Susan Smith, “The Passage: mourning cloth.” Smith made this piece hand-stitched fabric piece for performance at site of Paso del Norte International Bridge. Photo courtesy of Susan Smith

Susan Smith traces her evolution as an activist-artist to President Trump’s declaration of a national emergency at the southern border this past February. She had been moving toward activism for many years, but until then was reasonably content making paintings and prints that reflected her feelings. After Trump’s declaration, her art became urgent and universal.

“I just started to get more and more angry,” said Smith, 62, assistant director of the intermediate master of fine arts program at the University of Maine. “And as I got more angry, it seemed in some ways no longer enough to paint about something. I started to feel that action was as important as the artifact, or the object that I might make. There is a need to be in a place, doing research, to experience a place. It wasn’t enough anymore to make a piece about the refugee crisis, where I am making prints in my studio at UMaine. I need to witness. I need to show up.”

Susan Smith, “The Passage: Canteen.” Water canteen, recycled textiles from the Texas-Mexico border. Photo courtesy of Susan Smith

Since February, Smith and her husband, Derek, have traveled extensively from their home in Dover-Foxcroft to the U.S. border with Mexico, and visited refugee detention centers in Florida and Texas, where children and others are being held. She has created art at those facilities and won national recognition for her work. A fabric piece from El Paso, called “The Passage: Mourning Cloth,” received the Juror’s Award from the Surface Design Association for its upcoming International Exhibition in Print in the fall.

She is motivated to act because she objects to the government’s treatment of refugees, and thinks it’s inhumane to house kids in facilities that look and function like jails. Bearing witness is her way of taking action and pushing back against the government, she said.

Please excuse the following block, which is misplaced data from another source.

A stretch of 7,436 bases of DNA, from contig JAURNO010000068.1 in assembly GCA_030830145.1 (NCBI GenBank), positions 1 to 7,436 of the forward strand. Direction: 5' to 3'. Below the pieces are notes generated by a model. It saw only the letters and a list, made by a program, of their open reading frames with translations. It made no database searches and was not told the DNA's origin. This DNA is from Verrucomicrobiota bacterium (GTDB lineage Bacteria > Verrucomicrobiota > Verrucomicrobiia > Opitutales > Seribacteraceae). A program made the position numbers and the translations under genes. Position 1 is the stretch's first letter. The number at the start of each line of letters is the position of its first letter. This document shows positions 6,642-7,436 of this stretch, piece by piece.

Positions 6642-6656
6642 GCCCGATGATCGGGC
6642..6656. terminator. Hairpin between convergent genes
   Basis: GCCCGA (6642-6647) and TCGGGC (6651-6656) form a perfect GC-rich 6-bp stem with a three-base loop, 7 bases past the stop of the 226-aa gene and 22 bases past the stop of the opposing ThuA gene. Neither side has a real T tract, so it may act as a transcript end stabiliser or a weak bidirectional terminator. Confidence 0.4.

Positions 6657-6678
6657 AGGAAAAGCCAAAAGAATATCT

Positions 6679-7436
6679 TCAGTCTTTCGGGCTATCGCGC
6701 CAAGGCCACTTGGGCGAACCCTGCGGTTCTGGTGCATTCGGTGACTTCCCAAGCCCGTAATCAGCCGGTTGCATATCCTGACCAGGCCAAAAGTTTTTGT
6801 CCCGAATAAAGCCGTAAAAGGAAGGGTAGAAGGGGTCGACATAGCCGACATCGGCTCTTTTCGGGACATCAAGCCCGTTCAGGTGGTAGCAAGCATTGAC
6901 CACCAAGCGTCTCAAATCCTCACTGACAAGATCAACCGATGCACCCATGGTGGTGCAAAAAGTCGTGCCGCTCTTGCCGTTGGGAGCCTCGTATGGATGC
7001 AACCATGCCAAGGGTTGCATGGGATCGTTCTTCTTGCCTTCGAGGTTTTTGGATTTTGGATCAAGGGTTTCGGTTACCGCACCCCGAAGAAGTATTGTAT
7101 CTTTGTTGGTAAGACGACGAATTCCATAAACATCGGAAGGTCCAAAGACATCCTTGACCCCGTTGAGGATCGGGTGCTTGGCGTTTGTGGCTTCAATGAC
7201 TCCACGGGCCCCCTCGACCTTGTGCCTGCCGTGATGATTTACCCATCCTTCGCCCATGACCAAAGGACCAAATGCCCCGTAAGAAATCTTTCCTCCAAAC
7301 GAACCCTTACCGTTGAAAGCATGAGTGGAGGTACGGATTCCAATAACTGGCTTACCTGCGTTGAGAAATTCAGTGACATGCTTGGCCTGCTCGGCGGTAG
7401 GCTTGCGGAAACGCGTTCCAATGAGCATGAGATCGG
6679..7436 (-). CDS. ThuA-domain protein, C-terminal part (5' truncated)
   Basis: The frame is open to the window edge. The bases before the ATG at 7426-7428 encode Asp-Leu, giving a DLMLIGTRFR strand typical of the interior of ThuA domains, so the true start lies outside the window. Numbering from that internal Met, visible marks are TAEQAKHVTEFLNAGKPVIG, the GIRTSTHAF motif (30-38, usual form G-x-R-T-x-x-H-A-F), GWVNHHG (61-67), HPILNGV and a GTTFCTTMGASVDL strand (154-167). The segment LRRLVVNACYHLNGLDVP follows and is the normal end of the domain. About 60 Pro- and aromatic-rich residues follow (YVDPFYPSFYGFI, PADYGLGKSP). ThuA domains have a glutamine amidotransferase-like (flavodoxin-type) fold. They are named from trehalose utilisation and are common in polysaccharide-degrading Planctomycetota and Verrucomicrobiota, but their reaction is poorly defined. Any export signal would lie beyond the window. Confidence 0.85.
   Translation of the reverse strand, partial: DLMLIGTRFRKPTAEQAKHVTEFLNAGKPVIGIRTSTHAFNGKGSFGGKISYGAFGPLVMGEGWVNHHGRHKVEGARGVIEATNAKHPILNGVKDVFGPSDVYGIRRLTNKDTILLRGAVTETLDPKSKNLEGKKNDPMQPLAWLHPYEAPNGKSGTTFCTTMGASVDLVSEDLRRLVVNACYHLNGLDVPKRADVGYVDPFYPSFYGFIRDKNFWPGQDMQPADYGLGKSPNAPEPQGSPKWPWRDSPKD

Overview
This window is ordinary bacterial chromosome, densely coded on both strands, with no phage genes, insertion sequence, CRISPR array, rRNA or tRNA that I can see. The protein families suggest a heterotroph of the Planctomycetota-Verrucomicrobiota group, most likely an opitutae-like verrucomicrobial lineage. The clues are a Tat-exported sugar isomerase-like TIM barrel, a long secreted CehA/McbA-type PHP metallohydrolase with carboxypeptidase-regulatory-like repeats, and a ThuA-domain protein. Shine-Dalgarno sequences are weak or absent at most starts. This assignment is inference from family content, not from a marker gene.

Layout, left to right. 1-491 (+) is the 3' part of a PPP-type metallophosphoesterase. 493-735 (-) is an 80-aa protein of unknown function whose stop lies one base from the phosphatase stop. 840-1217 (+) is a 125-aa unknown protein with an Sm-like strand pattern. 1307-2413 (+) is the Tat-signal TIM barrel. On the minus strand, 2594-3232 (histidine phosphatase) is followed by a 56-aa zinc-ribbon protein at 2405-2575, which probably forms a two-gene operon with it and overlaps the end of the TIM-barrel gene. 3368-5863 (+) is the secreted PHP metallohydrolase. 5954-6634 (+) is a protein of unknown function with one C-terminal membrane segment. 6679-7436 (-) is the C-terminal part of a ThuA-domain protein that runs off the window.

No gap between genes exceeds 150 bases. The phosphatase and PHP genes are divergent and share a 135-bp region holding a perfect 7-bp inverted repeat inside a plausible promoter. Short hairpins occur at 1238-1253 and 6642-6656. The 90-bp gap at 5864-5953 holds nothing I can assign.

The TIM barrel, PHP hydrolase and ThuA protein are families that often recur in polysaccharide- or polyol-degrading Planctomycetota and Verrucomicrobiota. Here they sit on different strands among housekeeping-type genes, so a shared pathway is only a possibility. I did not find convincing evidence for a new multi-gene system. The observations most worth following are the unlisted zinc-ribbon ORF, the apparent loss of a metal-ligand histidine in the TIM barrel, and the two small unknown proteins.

It was Trump’s declaration that caused her to head to the border, but her artistic practice moved toward activism as she became tuned into the importance of place in her art and committed to the inclusion of natural materials – flowers, weeds and the dirt under her feet – in her work.


By reclaiming the earth and reinforcing her relationship with the land, Smith expanded the scope of her art to include issues of displacement and loss and tackled those issues from a local, regional and global perspective while using sustainable methods and materials. She has made art about the exodus of people from Dover-Foxcroft, including a series of prints, “This Is Piscataquis County.” She also coordinates a series of collaborations under the name #uprootedcollective, focusing on our issues of class, labor and the refugee experience.

Her interest in the border began in 2016, when immigration became an election-year issue. She and her students attempted various projects to get at the issue, including spending time on the Canadian border and then collaborating with a European filmmaker who was documenting the wave of migration across Europe. One of their projects involved collecting shoes and displaying them en masse at the Capitol in Augusta. In 2017, Smith completed an artist residency with Maine Farmland Trust at the Joseph A. Fiore Art Center in Jefferson that enabled her to work on a project about migrant blueberry workers in Maine.

The Maine Farmland Trust residency helped her connect her interest in the natural environment with the kind of art that would lead to her activism. She began linking the disappearance of local industry in central Maine – “where homes and farmland sit empty and fallow,” she says – with the importance of place, physically and socially. She made prints from plant materials, took rubbings from olden wooden barns and reclaimed gardens long overgrown.